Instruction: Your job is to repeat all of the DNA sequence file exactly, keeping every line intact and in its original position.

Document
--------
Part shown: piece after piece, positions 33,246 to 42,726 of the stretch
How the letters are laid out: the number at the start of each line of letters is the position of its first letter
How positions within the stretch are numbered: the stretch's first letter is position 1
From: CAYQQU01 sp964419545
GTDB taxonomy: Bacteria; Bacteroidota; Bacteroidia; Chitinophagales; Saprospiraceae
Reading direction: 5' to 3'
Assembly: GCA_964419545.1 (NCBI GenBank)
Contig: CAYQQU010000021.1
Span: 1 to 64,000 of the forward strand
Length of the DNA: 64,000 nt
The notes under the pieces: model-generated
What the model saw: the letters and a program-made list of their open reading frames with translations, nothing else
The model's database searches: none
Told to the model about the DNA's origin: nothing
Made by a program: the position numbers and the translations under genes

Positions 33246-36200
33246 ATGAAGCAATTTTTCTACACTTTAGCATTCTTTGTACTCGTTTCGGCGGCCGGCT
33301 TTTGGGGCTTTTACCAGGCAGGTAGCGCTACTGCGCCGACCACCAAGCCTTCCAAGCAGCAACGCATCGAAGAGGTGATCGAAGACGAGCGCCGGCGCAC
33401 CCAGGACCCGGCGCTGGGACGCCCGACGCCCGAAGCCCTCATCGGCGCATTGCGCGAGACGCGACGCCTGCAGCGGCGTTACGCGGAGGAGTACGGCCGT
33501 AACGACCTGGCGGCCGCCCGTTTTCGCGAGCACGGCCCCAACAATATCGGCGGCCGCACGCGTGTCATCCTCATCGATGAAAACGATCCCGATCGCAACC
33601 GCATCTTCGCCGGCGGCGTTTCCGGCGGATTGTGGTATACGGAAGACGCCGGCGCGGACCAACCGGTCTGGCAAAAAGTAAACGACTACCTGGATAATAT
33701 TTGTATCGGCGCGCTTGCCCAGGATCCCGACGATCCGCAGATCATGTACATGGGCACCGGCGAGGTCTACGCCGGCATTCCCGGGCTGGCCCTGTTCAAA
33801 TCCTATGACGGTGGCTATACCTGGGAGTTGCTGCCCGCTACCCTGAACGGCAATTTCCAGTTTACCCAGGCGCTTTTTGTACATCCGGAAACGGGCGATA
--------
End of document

Part shown: piece after piece, positions 33,246 to 42,726 of the stretch
How the letters are laid out: the number at the start of each line of letters is the position of its first letter
How positions within the stretch are numbered: the stretch's first letter is position 1
From: CAYQQU01 sp964419545
GTDB taxonomy: Bacteria; Bacteroidota; Bacteroidia; Chitinophagales; Saprospiraceae
Reading direction: 5' to 3'
Assembly: GCA_964419545.1 (NCBI GenBank)
Contig: CAYQQU010000021.1
Span: 1 to 64,000 of the forward strand
Length of the DNA: 64,000 nt
The notes under the pieces: model-generated
What the model saw: the letters and a program-made list of their open reading frames with translations, nothing else
The model's database searches: none
Told to the model about the DNA's origin: nothing
Made by a program: the position numbers and the translations under genes

Positions 33246-36200
33246 ATGAAGCAATTTTTCTACACTTTAGCATTCTTTGTACTCGTTTCGGCGGCCGGCT
33301 TTTGGGGCTTTTACCAGGCAGGTAGCGCTACTGCGCCGACCACCAAGCCTTCCAAGCAGCAACGCATCGAAGAGGTGATCGAAGACGAGCGCCGGCGCAC
33401 CCAGGACCCGGCGCTGGGACGCCCGACGCCCGAAGCCCTCATCGGCGCATTGCGCGAGACGCGACGCCTGCAGCGGCGTTACGCGGAGGAGTACGGCCGT
33501 AACGACCTGGCGGCCGCCCGTTTTCGCGAGCACGGCCCCAACAATATCGGCGGCCGCACGCGTGTCATCCTCATCGATGAAAACGATCCCGATCGCAACC
33601 GCATCTTCGCCGGCGGCGTTTCCGGCGGATTGTGGTATACGGAAGACGCCGGCGCGGACCAACCGGTCTGGCAAAAAGTAAACGACTACCTGGATAATAT
33701 TTGTATCGGCGCGCTTGCCCAGGATCCCGACGATCCGCAGATCATGTACATGGGCACCGGCGAGGTCTACGCCGGCATTCCCGGGCTGGCCCTGTTCAAA
33801 TCCTATGACGGTGGCTATACCTGGGAGTTGCTGCCCGCTACCCTGAACGGCAATTTCCAGTTTACCCAGGCGCTTTTTGTACATCCGGAAACGGGCGATA